Jeune Femme Review
Jeune Femme might be the first film in history that feels equally like Mike Leigh’s Happy Go Lucky, and his earlier, considerably more pessimistic character study Naked. As we follow Paula (Laetitia Dosch) navigating the streets of Paris after a break-up, we see her do everything she can in order to put on a brave face and make the best of her living situation - even if that means taking on a mistaken identity to find friendship, find work, or keep a roof over her head, manipulating those around her without even realising she’s doing it. Her personality is fraught between an inner battle between pessimism and optimism, making for an intriguing character study that remains interesting even as the film struggles to cohere all the different aspects of Paula’s life into a satisfying whole.
After breaking up with her artist boyfriend of ten years, Paula stubbornly decides to try make it on her own in a capital city she even admits “hates people”. In her early thirties with no work experience, and cut off entirely from friends and family (her estranged mother shows her nothing but disdain upon her reappearance), her determination to prove the world wrong clashes with her need to appear independent. She finds herself taking up a mistaken identity in order to find friendship, lying about her professional life in order to get a place to stay, and doing a job she’d “rather die” than do, just to earn money. Her life is in crisis but she’s putting on a brave face as it all falls apart.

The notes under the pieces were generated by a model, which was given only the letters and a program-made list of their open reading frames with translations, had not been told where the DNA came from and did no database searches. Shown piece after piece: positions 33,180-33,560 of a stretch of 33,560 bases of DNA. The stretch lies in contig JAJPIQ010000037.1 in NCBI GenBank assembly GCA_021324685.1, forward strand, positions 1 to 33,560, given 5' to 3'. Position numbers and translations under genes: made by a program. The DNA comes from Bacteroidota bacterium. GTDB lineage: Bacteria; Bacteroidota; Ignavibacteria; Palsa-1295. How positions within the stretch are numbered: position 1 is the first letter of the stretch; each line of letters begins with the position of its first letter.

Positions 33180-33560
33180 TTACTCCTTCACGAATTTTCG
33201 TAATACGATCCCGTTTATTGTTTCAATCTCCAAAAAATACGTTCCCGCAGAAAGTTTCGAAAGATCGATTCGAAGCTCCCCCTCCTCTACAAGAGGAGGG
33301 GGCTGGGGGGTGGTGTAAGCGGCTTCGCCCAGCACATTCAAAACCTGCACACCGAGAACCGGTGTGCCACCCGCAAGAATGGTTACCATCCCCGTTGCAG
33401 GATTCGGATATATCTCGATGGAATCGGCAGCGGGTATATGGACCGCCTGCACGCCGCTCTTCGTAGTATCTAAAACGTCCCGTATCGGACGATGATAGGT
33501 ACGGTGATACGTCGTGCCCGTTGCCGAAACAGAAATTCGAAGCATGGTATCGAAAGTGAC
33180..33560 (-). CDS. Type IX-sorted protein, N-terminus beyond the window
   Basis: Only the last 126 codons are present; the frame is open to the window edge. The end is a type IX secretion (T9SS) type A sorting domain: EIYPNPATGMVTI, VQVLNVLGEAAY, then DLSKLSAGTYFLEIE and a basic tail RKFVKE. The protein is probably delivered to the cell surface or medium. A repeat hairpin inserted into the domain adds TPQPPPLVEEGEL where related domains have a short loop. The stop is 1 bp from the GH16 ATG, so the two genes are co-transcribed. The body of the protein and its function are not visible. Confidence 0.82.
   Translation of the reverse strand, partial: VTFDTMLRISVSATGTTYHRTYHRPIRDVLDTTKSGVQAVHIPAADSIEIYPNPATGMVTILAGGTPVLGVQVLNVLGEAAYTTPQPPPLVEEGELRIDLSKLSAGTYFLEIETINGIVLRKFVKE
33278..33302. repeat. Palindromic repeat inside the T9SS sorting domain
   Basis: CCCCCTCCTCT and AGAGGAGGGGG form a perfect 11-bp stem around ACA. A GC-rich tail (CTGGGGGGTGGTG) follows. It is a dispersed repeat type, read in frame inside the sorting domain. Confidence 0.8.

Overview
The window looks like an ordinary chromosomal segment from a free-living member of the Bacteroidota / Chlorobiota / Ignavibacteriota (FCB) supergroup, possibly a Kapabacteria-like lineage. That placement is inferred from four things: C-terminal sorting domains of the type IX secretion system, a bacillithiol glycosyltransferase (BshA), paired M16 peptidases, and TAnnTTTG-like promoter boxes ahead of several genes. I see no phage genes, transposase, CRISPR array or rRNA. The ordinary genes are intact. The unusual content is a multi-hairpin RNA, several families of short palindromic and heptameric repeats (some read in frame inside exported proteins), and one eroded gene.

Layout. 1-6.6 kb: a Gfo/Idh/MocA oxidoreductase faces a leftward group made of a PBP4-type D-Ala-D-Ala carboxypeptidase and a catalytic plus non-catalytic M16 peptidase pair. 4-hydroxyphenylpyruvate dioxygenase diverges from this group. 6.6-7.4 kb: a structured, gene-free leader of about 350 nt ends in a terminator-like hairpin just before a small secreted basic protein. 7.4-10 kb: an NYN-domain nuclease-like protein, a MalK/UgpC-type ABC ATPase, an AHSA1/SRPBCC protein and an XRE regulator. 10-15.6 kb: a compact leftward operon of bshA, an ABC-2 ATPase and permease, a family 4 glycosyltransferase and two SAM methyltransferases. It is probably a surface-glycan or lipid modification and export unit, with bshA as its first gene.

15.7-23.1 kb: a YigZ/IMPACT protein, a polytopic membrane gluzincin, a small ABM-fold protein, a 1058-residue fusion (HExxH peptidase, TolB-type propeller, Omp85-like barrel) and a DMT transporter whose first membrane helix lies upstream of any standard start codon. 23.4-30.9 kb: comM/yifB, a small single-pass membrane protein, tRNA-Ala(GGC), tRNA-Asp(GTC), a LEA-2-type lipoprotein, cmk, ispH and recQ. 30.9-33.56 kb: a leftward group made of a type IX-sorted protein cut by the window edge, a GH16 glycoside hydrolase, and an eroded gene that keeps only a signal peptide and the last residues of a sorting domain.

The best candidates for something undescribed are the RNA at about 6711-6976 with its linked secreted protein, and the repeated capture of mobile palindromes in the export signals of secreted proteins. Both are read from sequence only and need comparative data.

Director Léonor Serraille won the Camera D’Or, the prize for best debut feature, at last year’s Cannes Film Festival. This isn’t entirely fathomable upon viewing the film itself, which often feels too indebted to other filmmakers, offering no singular artistic identity of her own. It can be best described as feeling like the claustrophobic melodrama of Xavier Dolan, but stripped of his stylish music video aesthetic, or Noah Baumbach’s collaborations with Greta Gerwig with the quirkiness toned down. The entire film feels anchored around Dosch’s lead performance, leading to a borderline Dogme-inflected sensibility that cuts through any unnecessary artifice, so we can ironically delve deeper into the life of a character who projects a different pretence to each person she meets.
The few notable stylistic choices there are, such as POV shots that enable Paula to rant directly to camera, also expose the lack of originality in the premise. It’s hard not to think of Phoebe Waller-Bridge’s BBC series Fleabag as we follow a woman guiding us through a life crisis of her own making, with the ability to make you laugh one minute and wince the next. Serraille’s film leans harder on the drama than the comedy, but in its best moments, it feels so acutely observed that a form of awkward laughter feels like the only appropriate response to what’s unfolding onscreen.
If it wasn’t for Dosch’s central performance, the film would likely collapse under the weight of its varying subplots. As a depiction of a woman becoming overwhelmed by her life, the structural messiness arguably makes sense - but spending less time on certain conflicts than others (the fractured relationship with her mother is all but forgotten about in the interim scenes) means that the more affecting elements of her life carry no emotional weight that heightens the stakes in the other narrative strands. It often feels like there is a great film within Jeune Femme, but it just got lost in the editing suite; the emotional essence of Paula’s struggle remains, but it just doesn’t hit as hard as it should do.